The 21st century brought about many changes and challenges to social norms. The growing popularity of tattoos, for instance, is challenging the public taboo of visible tattoos in the workplace. There was a time when a visible tattoo was the kiss of death for employees. Managers and CEOs of Corporate America viewed tattoos as unprofessional. In today’s day and age there is much more diversity and acceptance in the workplace, however it’s still legal for employers to turn away candidates for having tattoos. Just how much has professional perception changed?
Just like all generations, Millennials have a distinct personality. They are confident, open-minded and hopeful for the future. So when it comes to self-expression, many young people view tattoos as a way to openly display their identity. About 40 percent of Millennials, those born between the early ‘80s and the early 2000s, have tattoos according to Pew Research Center.
However, visible tattoos are still a red flag to some employers. Bobbie Gray, interim associate director at San Diego State Career Services, weighed in on the issue and reminds students that more experience with different employers leads to a more enriched work ethic. That means understanding that people have different stances on tattoos in the workplace and the appearance of tattoos may prevent certain job opportunities from happening.
“It depends on what and where it is,” Gray said. “And what kind of message you’re putting out there.” She said the same goes for the way a person is dressed; it all depends on how one wants to present themselves.
Gray said the biggest thing employers are looking for in individuals today is attitude. Those thirsty for experience and a willingness to put in extra effort will be successful in finding jobs.
“Students need to spend more time with career services and employers,” Gray said. In doing so, they would learn necessary and helpful skills and ultimately learn what employers are looking for.
Perhaps those with enough drive to spend time gaining work experience might come to the conclusion that tattoos are too much of a burden. But then again, should free expression be compromised to please employer expectations?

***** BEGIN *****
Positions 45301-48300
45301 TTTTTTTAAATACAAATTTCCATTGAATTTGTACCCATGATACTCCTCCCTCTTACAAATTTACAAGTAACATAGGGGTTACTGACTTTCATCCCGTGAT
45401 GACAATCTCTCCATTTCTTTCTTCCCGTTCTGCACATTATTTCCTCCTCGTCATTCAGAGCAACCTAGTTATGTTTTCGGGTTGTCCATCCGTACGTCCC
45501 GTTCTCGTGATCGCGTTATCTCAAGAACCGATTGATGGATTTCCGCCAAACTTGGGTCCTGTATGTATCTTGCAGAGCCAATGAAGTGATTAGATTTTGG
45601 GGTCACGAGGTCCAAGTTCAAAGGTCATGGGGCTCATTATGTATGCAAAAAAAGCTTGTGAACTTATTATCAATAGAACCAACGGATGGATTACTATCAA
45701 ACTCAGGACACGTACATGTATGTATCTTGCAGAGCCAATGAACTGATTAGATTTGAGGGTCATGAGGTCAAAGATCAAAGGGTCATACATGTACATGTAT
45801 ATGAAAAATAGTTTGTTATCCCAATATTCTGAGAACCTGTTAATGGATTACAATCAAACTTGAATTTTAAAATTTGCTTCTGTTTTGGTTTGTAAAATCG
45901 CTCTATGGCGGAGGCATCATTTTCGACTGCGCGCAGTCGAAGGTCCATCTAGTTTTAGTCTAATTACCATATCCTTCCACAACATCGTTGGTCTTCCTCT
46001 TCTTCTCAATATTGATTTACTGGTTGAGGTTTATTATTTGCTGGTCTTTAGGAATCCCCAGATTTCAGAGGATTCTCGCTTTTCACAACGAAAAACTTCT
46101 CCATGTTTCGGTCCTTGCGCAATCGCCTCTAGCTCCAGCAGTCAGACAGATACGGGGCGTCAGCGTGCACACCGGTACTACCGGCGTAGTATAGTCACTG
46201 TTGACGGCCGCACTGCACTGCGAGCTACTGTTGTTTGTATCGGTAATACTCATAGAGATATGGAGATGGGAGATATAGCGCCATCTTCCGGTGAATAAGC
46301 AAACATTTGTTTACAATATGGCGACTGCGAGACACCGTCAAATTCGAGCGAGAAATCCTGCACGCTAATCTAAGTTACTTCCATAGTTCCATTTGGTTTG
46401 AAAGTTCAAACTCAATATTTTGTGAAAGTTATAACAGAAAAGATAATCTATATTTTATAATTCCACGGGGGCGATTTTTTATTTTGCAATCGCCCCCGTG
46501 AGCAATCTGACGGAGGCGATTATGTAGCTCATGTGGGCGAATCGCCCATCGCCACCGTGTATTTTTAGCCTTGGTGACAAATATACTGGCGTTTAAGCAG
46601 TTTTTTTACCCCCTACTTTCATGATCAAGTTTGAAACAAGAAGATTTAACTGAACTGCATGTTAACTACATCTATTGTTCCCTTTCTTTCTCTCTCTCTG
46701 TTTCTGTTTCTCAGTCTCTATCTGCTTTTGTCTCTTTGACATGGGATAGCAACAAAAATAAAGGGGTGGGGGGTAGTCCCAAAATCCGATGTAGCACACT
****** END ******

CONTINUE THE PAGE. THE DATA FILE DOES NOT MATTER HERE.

Gray said yes — rather, it’s not a compromise or sacrifice when an employer has something an employee wants. Even coming out of the recession, Millennials should still have the mindset of doing whatever it takes to get a job and gain experience.
According to Career Services, 78 percent of the SDSU student body is employed. That statistic alone is a testament to the drive college students have to work for job experience and get an education. The huge wave of young people entering the work force makes the tattoo taboo extremely relevant. If tattoos are becoming more mainstream in general, especially among the younger demographic, is tattoo discrimination a problem of the past?
According to Support Tattoos and Piercings at Work, 76 percent of employees feel tattoos and piercing hurt your job interview chances. However, 73 percent of people say they would hire staff that had visible tattoos.
Despite how much the perception of tattoos has changed in the past decades, people are still afraid their tattoos will prevent them from being hired.
It all seems pretty outdated. Employers need to be hiring based on the performance, qualifications and attitude of an employee. Although the status quo regarding tattoos has evolved, it’s too common to hear about overly qualified candidates being turned away from a job because of their individual right to be tattooed.
However cliché it sounds, the character of a person should be judged by what’s on the inside and not what’s tattooed on the outside.